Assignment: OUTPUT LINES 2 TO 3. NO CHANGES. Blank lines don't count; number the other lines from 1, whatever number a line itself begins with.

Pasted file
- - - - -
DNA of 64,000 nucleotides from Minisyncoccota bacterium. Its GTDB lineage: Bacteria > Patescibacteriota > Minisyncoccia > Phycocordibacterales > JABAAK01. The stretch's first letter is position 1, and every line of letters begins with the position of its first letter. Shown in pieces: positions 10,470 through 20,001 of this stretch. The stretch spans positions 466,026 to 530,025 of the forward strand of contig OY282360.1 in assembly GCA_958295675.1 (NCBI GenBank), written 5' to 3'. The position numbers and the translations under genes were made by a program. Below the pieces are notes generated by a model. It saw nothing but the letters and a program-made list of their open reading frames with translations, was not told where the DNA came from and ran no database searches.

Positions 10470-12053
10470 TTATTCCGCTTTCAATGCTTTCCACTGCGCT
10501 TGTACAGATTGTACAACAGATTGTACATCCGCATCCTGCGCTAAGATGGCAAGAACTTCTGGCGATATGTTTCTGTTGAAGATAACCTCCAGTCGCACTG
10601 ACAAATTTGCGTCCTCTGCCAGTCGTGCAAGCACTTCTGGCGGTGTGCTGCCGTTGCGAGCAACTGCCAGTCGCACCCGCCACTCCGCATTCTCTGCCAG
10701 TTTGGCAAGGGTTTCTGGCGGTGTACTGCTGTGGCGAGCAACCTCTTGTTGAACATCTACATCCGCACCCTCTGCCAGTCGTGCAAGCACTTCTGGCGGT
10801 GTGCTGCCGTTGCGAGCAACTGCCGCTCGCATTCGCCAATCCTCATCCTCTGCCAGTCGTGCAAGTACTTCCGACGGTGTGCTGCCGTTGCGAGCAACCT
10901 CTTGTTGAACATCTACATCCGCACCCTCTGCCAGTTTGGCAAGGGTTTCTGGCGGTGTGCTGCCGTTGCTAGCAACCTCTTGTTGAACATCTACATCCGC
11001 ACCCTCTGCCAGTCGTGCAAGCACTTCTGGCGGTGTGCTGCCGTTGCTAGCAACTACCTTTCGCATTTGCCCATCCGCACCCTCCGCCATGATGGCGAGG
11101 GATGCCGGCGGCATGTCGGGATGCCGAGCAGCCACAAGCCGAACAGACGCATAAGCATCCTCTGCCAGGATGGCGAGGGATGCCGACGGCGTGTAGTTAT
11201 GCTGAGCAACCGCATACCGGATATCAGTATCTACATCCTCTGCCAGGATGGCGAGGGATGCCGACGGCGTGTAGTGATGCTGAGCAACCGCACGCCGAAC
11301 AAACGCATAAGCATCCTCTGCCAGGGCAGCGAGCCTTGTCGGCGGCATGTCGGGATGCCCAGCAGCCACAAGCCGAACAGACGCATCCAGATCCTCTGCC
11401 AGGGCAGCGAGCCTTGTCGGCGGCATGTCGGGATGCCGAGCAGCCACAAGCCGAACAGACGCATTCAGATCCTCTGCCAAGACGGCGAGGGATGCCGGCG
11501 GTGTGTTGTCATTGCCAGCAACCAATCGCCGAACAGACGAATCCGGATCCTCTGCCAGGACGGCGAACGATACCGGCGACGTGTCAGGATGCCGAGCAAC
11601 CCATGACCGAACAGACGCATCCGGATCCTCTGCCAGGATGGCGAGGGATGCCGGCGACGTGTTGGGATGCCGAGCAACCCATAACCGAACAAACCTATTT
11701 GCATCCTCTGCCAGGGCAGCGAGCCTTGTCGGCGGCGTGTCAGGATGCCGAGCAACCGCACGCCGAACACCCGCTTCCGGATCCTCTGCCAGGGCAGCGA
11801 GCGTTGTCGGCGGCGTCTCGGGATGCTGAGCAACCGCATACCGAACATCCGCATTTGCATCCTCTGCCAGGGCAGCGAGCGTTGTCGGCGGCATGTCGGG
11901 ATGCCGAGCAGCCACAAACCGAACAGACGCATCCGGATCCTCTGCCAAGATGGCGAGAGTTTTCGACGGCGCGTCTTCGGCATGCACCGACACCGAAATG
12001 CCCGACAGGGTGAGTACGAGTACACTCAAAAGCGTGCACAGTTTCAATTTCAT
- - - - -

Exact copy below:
Positions 10470-12053
10470 TTATTCCGCTTTCAATGCTTTCCACTGCGCT